Friday, July 13, 2012

Ft. McHenry

On day number 2 without power and a heat index well over 105 degrees we abandoned our oven of a home and went to Baltimore.  We took a water taxi from Inner Harbor to Ft. McHenry.

What should have been an uneventful ride on the water got a little scary when we spotted a body floating in the water. The boat approached and thankfully it was a dummy that the crew heroically rescued. Apparently, the coast guard was conducting man overboard drills.  Nash was a tad traumatized, since he already has a boat phobia. He was convinced we were going to hit an iceberg.
Ft. McHenry was particularly important during the War of 1812, when the new nation had to prove themselves against Great Britain once again.  In June of 1814 the British began the siege of Baltimore.  An attorney named Francis Scott Key was sent aboard an enemy ship to try to negotiate the release of some American prisoners.  While aboard, the British began attacking Ft. McHenry.  The bombardment lasted all night and it wasn't until "dawns early light" that Key would know if the U.S. fort had withstood the British canons.  When he saw the flag being raised over Ft. McHenry he knew that the British were unsuccessful and it was then that he wrote The Star Spangled Banner.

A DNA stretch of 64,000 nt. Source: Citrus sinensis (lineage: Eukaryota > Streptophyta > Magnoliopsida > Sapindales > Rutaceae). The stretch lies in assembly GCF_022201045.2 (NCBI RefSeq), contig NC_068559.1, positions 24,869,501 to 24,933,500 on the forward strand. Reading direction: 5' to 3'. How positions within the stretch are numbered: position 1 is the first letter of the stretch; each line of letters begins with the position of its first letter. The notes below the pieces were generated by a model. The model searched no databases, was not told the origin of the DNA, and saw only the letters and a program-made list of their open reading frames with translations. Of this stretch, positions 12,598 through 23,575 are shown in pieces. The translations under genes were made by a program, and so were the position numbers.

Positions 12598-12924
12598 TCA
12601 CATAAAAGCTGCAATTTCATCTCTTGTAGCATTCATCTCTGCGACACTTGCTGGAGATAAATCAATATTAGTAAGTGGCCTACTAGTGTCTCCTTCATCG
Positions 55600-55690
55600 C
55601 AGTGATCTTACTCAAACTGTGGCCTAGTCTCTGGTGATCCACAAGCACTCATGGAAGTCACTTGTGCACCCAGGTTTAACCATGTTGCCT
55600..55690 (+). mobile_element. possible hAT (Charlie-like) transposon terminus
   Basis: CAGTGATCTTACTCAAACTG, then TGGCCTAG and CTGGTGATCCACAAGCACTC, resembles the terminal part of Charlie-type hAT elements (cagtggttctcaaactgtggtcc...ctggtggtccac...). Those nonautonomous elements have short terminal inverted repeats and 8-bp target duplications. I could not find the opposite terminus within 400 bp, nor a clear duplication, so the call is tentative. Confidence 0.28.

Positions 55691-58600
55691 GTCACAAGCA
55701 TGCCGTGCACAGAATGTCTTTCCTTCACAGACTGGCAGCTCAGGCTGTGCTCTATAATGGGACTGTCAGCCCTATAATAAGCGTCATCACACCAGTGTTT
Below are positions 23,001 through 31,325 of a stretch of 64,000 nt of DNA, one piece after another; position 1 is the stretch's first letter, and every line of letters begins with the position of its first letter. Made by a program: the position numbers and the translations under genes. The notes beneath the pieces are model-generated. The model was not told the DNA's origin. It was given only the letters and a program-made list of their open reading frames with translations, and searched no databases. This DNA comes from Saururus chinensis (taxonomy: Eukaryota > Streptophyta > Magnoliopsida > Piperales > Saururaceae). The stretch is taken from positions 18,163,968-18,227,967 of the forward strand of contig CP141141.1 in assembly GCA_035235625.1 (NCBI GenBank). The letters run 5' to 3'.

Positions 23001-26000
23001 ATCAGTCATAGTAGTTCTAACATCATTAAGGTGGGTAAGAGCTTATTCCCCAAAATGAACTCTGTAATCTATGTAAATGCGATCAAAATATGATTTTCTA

Visiting the fort was a great precursor to the 4th of July.  We were able to watch them fire canons and explore the fort for most of the afternoon.

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